Studies of structure-activity relationship on plant polyphenol-induced suppression of human liver cancer cells.Cancer Chemother Pharmacol. 2009 May; 63(6):1007-16.CC
To study anticancer activities of 68 plant polyphenols with different backbone structures and various substitutions and to analyze the structure-activity relationships.
Antiproliferative activity of 68 plant polyphenols on human liver cancer cells were screened by the 3-[4,5-dimethylthiazol-2yl]-2,5-diphenyltetrazolium bromide method. Structure-activity relationships were analyzed by comparison of their activities with selected structures. Cell cycle progression was assayed by flow cytometry analysis and apoptosis was analyzed by DNA fragment assay.
Based on their backbone structures, 68 polyphenols were sub-classed to flavonoids (chalcones, flavanones, flavones and isoflavones), chromones and coumarins. The order of their potency to suppress the human liver cancer cells is chalcones > flavones > chromones > isoflavones > flavanones > coumarins. Chalcones comprise the most potent group with IC(50) values ranging from 21.69 to 197 microM. Top nine most potent chalcones in the group have hydroxylation at 2'-carbon position in B-ring. Flavones ranked second in their potencies. Quercetin, 4-hydroxyflavone and luteolin are three hydroxyflavones with highest potencies in this group. Their IC(50) values are 30.81, 39.29 and 71.17 microM, respectively. Chromones, isoflavones, flavanones and coumarins showed much lower potencies when compared to the first two groups with IC(50) ranges of 61 to >400, 131 to >400, 138 to >400 and 360.85 to >400 microM, respectively. In mechanistic studies, the most potent chalcone, 2,2'-dihydroxychalcone could induce G2/M arrest and then apoptosis of the cancer cells.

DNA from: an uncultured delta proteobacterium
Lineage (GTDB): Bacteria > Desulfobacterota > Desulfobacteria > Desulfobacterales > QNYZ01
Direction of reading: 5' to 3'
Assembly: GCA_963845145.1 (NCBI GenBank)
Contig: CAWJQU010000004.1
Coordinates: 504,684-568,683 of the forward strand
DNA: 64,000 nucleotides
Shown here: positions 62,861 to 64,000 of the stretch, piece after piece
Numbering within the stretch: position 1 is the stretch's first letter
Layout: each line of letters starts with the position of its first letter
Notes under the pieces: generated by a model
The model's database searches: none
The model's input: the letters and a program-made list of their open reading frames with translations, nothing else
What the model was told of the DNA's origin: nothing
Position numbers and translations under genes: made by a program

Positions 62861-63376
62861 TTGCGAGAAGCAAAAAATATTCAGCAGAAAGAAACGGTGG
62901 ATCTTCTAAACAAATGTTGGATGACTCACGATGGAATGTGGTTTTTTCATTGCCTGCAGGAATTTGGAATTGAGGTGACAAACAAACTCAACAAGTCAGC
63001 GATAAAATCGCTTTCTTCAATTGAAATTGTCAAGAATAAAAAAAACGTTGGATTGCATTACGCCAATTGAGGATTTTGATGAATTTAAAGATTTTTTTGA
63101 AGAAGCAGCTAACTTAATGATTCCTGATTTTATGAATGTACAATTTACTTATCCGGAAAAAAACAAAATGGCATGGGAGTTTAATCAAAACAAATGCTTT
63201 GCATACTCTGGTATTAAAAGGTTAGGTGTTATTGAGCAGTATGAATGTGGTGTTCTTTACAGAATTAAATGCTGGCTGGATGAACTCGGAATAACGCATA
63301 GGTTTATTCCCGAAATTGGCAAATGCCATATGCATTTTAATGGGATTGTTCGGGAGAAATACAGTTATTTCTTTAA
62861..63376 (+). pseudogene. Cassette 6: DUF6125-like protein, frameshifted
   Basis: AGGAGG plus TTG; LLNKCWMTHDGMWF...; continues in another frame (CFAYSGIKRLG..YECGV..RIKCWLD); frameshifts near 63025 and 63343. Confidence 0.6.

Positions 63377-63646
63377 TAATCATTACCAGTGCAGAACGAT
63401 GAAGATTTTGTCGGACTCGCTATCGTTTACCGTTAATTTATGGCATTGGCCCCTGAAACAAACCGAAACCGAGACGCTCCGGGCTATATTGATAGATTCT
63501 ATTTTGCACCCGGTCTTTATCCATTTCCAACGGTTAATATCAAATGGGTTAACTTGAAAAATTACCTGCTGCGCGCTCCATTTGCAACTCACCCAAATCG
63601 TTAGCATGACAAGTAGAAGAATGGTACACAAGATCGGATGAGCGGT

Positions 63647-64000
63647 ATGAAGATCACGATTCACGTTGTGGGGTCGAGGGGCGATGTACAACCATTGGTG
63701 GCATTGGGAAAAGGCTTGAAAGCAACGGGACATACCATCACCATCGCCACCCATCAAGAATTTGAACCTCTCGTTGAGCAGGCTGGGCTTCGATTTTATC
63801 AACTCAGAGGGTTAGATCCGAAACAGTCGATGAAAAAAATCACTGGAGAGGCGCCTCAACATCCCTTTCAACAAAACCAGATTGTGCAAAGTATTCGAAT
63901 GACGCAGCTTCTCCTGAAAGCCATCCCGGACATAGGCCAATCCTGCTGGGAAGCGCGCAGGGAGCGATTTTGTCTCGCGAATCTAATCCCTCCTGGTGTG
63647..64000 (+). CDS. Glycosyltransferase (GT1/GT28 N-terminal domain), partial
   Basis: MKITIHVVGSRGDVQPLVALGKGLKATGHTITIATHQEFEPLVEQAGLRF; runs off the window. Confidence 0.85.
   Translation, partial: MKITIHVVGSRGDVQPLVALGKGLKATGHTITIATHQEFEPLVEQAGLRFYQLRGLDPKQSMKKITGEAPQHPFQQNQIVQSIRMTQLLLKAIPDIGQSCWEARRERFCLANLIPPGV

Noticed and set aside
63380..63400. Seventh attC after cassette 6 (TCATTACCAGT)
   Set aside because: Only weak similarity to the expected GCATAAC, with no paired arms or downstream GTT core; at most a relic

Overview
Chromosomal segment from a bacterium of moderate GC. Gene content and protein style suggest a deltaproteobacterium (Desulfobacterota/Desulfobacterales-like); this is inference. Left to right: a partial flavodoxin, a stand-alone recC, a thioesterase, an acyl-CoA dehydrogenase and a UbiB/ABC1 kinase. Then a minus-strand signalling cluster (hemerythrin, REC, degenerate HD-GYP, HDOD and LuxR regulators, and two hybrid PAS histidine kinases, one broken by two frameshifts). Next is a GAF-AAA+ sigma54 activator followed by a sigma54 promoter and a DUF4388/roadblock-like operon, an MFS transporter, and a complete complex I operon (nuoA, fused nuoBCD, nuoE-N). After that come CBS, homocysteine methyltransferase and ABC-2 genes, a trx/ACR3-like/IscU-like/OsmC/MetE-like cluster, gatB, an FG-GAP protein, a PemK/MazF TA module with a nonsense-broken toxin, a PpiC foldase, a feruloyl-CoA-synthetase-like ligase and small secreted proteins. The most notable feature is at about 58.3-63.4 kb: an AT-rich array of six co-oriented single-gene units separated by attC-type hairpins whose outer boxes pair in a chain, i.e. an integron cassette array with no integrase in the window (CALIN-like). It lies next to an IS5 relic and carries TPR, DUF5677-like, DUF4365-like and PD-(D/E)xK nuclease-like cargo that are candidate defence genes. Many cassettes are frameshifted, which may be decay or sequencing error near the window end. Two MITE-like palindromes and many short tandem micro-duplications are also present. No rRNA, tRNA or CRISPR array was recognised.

An analysis of structure-activity relationship showed that following structures are required for their inhibitory potencies on human liver cancer cells: (1) of the six sub-classes of the polyphenols tested, the unique backbone structure of chalcones with a open C-ring; (2) within the chalcone group, hydroxyl substitution at 2'-carbon of B-ring; (3) hydroxyl substitution at 3'-carbon in B-ring of flavones. However, some other structures were found to decrease their potencies: e.g. substitutions by sugar moieties in flavones. These data are valuable for design and modification of new polyphenols, which could be potential antiproliferative agents of cancer cells.